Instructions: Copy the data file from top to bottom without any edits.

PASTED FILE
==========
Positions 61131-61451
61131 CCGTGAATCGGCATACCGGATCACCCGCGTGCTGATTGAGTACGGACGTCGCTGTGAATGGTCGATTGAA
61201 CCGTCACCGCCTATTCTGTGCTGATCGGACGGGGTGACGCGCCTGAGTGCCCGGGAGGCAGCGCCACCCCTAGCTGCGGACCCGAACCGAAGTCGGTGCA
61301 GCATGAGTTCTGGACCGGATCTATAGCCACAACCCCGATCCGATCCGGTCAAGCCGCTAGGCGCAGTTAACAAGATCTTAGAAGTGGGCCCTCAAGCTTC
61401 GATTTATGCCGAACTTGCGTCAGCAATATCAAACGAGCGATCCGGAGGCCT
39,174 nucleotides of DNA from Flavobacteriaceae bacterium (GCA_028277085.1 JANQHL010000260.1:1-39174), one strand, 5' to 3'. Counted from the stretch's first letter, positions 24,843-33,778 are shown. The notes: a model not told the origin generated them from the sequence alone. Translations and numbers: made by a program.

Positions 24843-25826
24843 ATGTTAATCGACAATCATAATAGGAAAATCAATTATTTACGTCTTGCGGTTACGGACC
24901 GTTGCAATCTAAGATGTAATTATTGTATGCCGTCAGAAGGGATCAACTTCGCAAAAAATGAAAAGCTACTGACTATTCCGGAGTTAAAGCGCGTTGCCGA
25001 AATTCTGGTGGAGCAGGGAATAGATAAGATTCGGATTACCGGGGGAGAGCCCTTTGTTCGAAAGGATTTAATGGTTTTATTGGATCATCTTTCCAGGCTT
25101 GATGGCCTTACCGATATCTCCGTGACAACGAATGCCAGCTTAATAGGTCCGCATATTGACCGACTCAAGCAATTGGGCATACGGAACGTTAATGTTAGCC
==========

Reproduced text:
Positions 61131-61451
61131 CCGTGAATCGGCATACCGGATCACCCGCGTGCTGATTGAGTACGGACGTCGCTGTGAATGGTCGATTGAA
61201 CCGTCACCGCCTATTCTGTGCTGATCGGACGGGGTGACGCGCCTGAGTGCCCGGGAGGCAGCGCCACCCCTAGCTGCGGACCCGAACCGAAGTCGGTGCA
61301 GCATGAGTTCTGGACCGGATCTATAGCCACAACCCCGATCCGATCCGGTCAAGCCGCTAGGCGCAGTTAACAAGATCTTAGAAGTGGGCCCTCAAGCTTC
61401 GATTTATGCCGAACTTGCGTCAGCAATATCAAACGAGCGATCCGGAGGCCT
39,174 nucleotides of DNA from Flavobacteriaceae bacterium (GCA_028277085.1 JANQHL010000260.1:1-39174), one strand, 5' to 3'. Counted from the stretch's first letter, positions 24,843-33,778 are shown. The notes: a model not told the origin generated them from the sequence alone. Translations and numbers: made by a program.

Positions 24843-25826
24843 ATGTTAATCGACAATCATAATAGGAAAATCAATTATTTACGTCTTGCGGTTACGGACC
24901 GTTGCAATCTAAGATGTAATTATTGTATGCCGTCAGAAGGGATCAACTTCGCAAAAAATGAAAAGCTACTGACTATTCCGGAGTTAAAGCGCGTTGCCGA
25001 AATTCTGGTGGAGCAGGGAATAGATAAGATTCGGATTACCGGGGGAGAGCCCTTTGTTCGAAAGGATTTAATGGTTTTATTGGATCATCTTTCCAGGCTT
25101 GATGGCCTTACCGATATCTCCGTGACAACGAATGCCAGCTTAATAGGTCCGCATATTGACCGACTCAAGCAATTGGGCATACGGAACGTTAATGTTAGCC